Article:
A World Health Organisation report has found that 32 areas in the UK have fine particle air pollution levels above 10 micrograms per cubic metre, the level at which the WHO considers there to be risk of potential harm to health, with a further 15 at that limit.
The WHO’s global report showed major cities such as Manchester, Leeds and London all exceed the recommended levels, with Port Talbot ranked as the worst polluted area in the UK.
Fine air particle pollution can affect the lungs and cardiovascular system, contributing to diseases such as lung cancer and respiratory infections. The report estimates that seven million people die globally each year from exposure to this type of pollution. Previous studies have suggested that 50,000 people die from pollution in the UK every year.
Responding to the report, Claire Haigh, Chief Executive of Greener Journeys, said:
“The World Health Organisation’s report only goes to show the dangerous impact that traffic congestion, and the air pollution it causes, are having across the UK. If we are going to tackle our air quality crisis, we need to reduce the number of cars on the road.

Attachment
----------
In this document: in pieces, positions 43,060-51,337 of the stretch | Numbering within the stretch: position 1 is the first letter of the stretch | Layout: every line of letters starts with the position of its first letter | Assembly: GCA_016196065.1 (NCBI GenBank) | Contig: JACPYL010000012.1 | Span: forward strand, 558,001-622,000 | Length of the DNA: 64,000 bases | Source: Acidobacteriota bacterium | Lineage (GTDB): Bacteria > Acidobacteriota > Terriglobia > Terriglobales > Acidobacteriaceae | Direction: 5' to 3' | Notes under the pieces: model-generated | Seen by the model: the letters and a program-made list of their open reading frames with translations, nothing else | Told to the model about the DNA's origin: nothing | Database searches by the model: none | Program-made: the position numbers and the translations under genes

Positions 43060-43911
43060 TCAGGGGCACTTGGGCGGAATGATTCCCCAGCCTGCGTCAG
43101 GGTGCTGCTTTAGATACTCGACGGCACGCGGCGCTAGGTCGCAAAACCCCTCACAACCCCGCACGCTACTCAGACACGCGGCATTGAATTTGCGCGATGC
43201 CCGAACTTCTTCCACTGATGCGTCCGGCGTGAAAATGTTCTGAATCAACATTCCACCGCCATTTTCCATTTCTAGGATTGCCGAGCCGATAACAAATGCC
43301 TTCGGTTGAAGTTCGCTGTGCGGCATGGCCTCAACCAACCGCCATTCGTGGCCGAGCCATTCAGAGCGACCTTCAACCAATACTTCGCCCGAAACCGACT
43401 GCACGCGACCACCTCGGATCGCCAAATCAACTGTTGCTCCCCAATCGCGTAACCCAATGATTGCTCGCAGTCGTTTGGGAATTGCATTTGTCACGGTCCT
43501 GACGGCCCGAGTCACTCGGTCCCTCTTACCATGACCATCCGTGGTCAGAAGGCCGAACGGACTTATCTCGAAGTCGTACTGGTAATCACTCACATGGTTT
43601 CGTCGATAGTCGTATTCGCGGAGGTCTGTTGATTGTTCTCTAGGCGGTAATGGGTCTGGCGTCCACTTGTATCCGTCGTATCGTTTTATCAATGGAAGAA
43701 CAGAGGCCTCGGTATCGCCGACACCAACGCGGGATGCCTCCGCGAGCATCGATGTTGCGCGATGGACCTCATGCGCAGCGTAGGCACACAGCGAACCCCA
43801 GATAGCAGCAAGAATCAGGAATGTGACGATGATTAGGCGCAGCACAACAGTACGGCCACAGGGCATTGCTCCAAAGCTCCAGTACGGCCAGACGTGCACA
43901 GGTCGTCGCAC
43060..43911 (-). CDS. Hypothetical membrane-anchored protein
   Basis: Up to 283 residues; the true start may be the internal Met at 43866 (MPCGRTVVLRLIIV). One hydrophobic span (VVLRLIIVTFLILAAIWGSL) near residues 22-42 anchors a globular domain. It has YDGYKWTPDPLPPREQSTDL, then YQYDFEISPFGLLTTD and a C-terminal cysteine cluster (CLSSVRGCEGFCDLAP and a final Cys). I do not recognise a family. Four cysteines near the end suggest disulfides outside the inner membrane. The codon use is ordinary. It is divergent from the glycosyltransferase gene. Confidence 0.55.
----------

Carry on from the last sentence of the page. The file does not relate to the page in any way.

“We need councils to place green, modern buses at the heart of clean air strategies. Greener Journeys research has shown that modern diesel cars produce 10 times more harmful NOx emissions per passenger than modern diesel buses. Considering a fully-loaded double-decker bus can take 75 cars off the road, a shift to buses would be a vital step in reducing air pollution in our towns and cities.”
For further information
Greener Journeys Press Office
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About Greener Journeys
Greener Journeys is a campaign dedicated to encouraging people to make more sustainable travel choices. It is a coalition of the UK’s leading public transport organizations, user groups and supporters. It aims to reduce CO2 emissions from transport by encouraging people to switch some of their car journeys to bus or coach instead. Switching from car to bus for just one journey a month would mean one billion fewer car journeys on our roads and would save 2 million tonnes of CO2 every year. For more information visit www.greenerjourneys.com.
Image: John McLinden